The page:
Overall, the USDA data was deemed by traders to be slightly bearish. Trading was choppy and volatile, however, as the grain trade continued to digest the latest government numbers.
USDA raised its estimate of US corn supplies on hand for the current marketing year, but not by as much as the market place expected. The USDA pegged US corn stocks at the end of the 2012-13 marketing year at 757 million bushels. This compares with USDA's March forecast of 632 million bushels and a pre-report consensus forecast of 824 million bushels on hand at the end of the marketing year.
The US government also projected slightly less export demand and domestic use for U.S. corn than in its March report.
On world corn carryover, USDA forecast ending stocks at 125.3 million metric tons at the end of the 2012-13 marketing year. That compares with a pre-report analysts' consensus of 120.2 million tons and the March USDA report estimating 117.48 million tons. The larger world carryover figure was a main bearish factor for corn.
Meantime, USDA increased its wheat stocks figure for the end of the 2012-13 marketing year. The new peg for wheat stocks is 731 million bushels versus 716 million bushels in last month's report. The pre-report consensus trade prediction was spot on, at 731 million bushels.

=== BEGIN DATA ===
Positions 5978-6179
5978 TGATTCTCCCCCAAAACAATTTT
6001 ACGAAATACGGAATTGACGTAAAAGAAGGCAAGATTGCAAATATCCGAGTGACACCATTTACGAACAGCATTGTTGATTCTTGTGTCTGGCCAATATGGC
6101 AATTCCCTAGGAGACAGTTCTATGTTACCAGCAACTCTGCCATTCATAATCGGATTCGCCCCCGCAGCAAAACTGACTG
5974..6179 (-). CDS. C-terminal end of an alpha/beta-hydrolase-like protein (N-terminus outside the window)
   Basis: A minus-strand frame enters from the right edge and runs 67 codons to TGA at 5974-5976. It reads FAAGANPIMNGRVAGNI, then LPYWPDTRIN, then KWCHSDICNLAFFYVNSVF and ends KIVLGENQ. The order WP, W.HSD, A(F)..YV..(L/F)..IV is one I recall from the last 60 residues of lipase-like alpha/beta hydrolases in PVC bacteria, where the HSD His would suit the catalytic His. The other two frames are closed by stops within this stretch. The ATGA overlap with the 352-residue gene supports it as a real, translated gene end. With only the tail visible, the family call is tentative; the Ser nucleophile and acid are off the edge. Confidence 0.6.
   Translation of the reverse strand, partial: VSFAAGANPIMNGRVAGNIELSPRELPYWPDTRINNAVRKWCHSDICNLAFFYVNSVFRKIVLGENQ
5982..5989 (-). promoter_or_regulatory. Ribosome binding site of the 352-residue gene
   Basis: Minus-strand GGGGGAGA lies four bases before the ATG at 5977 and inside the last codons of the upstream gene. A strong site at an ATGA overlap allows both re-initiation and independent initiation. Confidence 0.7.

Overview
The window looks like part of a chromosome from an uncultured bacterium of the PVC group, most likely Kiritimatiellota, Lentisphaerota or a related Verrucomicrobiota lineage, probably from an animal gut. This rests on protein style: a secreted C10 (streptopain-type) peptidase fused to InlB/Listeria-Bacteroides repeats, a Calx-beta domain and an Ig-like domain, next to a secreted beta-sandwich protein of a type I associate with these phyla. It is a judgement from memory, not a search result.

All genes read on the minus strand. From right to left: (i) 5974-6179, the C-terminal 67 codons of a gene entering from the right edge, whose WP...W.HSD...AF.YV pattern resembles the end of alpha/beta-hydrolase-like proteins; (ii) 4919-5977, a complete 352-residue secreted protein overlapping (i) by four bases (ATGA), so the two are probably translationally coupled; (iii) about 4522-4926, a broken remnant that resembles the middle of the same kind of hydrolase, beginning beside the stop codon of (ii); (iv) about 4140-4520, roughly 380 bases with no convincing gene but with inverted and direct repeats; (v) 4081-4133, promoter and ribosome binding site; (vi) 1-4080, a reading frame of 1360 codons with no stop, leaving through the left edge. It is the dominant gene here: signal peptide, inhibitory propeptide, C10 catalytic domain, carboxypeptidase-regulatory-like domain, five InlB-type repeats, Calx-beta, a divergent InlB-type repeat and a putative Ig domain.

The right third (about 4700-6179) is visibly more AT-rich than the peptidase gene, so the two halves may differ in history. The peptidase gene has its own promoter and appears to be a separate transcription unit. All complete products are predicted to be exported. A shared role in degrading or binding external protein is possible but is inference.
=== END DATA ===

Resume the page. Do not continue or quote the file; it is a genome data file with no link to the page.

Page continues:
World wheat carryover for the 2012-13 marketing year is pegged by USDA at 182.3 million tons, which compares with 178.23 million tons last month and an analyst consensus forecast of 178.6 million tons. The world carryover number was deemed bearish for wheat futures.
US soybean endings stocks for the 2012-13 marketing year are forecast by USDA at 125 million bushels, which is unchanged from last month's report but down from the analysts' estimate of 137 million for this month's report.
World soybean ending stocks for the 2012-13 marketing year are forecast by USDA at 62.6 million tons versus last month's figure of 60.21 million tons. Analysts thought the USDA number would come in at 60.1 million tons.
Grain traders are quickly turning their attention back to weather patterns in the US. Cold, wet weather is presently enveloping the Corn Belt, and that is limiting the downside in corn prices due to concerns about planting delays.
Wheat futures prices are seeing selling interest mitigated by freezing temperatures that are occurring in the hard red winter wheat region of the US Plains states. This has raised concerns about frost damage to the wheat crop there.